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  • Jen Walsh

Can we be ok with being needy?


Imagine this scenario:

You come home after a busy/stressful day and when you get home, you are greeted by the sight of your partner on their phone, and they barely acknowledge your arrival. You sigh, drop your bags loudly on the floor, and roll your eyes and sigh again when you see the pile of washing up that's been there since the morning. You (loudly) make a cup of tea, and then (loudly) make your way upstairs to change, feeling increasingly frustrated and irritated at your partner. They may feel ignored or "got at" by the behaviour you showed when you arrived, and may avoid you or confront you angrily, prompting you to release the stress of the day, and leaving them overwhelmed and unsure what to do, or potentially releasing their own pent up stress. It's easy to see how communication can get muddled, leaving both feeling unheard and potentially hurt.

This, or something like this, is a common scenario that people bring to counselling - the day to day irritations and difficulties of being in relationships. The partner in the above scenario could also be a child, a parent, a sibling, but the feelings of frustration and disappointment are similar.

As toddlers, we are usually unafraid to make our feelings known, and we may even be able to ask our caregivers for what we need. As we get older, this becomes more challenging. This might be because we understand the vulnerability of asking for what we need, and we fear rejection or disappointment. So instead of being direct, we throw out a behaviour, hoping that our loved ones will decipher the meaning of that behaviour and respond appropriately. Unfortunately this usually doesn't work! A behaviour that means one thing on one day, may mean an entirely different thing the next day.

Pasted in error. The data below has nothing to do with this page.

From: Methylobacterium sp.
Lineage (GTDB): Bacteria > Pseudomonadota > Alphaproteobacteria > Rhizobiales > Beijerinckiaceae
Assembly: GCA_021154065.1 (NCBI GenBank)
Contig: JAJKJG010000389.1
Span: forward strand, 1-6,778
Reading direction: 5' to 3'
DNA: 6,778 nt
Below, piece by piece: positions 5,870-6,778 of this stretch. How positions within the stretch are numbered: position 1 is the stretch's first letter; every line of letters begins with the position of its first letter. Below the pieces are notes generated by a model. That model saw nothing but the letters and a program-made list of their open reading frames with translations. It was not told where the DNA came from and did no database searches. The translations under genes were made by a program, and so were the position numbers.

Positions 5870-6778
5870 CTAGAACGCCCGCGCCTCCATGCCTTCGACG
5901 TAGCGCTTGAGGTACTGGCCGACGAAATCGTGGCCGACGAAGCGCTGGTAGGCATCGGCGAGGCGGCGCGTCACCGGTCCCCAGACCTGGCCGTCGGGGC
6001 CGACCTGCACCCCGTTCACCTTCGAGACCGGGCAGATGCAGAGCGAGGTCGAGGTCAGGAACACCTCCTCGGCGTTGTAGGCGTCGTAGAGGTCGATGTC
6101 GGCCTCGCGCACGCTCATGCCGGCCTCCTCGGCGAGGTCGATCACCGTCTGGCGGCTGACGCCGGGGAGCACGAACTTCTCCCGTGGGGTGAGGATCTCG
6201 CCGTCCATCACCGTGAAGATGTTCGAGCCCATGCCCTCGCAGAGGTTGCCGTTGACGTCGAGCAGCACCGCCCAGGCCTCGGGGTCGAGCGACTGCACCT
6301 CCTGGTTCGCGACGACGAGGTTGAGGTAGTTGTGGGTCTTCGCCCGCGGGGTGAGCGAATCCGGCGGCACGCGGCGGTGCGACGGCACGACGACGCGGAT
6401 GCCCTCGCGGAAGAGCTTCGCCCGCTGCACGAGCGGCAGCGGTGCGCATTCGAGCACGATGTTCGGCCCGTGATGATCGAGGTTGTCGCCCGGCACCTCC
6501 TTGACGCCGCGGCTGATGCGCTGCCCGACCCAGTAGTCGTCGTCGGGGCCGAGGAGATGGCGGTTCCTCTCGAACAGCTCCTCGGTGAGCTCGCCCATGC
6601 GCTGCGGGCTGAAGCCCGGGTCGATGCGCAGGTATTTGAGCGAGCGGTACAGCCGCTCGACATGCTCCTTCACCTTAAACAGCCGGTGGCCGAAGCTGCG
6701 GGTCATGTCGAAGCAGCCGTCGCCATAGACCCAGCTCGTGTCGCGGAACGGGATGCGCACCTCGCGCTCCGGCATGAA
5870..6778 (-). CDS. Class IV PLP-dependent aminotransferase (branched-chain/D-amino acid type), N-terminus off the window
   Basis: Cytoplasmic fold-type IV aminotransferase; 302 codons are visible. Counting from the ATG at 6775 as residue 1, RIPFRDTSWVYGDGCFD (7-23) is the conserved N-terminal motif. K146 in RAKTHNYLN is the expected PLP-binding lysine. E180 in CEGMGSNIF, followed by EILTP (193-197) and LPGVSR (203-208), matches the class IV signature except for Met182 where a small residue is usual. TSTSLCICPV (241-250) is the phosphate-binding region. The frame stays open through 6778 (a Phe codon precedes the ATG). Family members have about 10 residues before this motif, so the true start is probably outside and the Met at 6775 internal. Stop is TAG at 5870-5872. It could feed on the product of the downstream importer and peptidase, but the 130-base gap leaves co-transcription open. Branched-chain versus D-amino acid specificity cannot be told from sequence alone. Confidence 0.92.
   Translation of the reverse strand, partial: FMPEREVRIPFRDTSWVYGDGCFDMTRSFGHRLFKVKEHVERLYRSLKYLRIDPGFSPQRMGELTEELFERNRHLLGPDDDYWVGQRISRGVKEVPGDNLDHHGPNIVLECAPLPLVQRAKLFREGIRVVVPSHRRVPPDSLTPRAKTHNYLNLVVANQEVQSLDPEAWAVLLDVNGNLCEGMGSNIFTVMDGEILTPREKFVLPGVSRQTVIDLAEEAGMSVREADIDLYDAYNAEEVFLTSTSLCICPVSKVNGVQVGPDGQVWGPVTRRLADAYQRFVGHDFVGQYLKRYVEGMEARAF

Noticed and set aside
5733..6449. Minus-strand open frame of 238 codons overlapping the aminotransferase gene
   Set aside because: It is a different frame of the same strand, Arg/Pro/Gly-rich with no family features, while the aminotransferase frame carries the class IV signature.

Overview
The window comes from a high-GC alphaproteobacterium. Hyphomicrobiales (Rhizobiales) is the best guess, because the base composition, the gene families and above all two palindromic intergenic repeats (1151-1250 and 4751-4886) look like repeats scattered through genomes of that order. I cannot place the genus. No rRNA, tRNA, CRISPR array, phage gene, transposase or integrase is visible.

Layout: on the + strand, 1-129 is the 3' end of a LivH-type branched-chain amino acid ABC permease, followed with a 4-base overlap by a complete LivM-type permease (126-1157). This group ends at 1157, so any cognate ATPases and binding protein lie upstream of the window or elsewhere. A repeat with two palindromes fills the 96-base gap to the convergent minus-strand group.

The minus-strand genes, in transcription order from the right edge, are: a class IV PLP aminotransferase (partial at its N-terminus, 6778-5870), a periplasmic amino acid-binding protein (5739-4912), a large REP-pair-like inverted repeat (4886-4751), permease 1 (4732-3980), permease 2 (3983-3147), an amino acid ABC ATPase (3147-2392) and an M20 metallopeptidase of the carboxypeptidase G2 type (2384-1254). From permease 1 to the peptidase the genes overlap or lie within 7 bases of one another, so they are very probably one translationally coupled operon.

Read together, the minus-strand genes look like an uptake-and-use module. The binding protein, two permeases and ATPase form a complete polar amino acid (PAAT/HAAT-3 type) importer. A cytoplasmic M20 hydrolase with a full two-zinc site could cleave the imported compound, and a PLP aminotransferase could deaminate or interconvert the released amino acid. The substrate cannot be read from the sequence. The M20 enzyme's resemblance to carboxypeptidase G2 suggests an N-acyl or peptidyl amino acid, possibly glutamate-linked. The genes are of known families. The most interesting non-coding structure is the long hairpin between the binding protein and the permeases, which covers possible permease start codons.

I encourage all my clients to try and develop self-awareness to help them identify 1) what they are feeling, 2) what they might need, 3) whether they can meet that need on their own, 4) how they can make a request of a loved one, 5) how they will negotiate if their loved one has a conflicting need.

Time and time again I hear people say they don't want to be "needy". Yet we all have needs, and ideally I want people to take responsibility for those needs and practise how they can articulate them, and avoid the trap of asking loved ones to be mind-readers.


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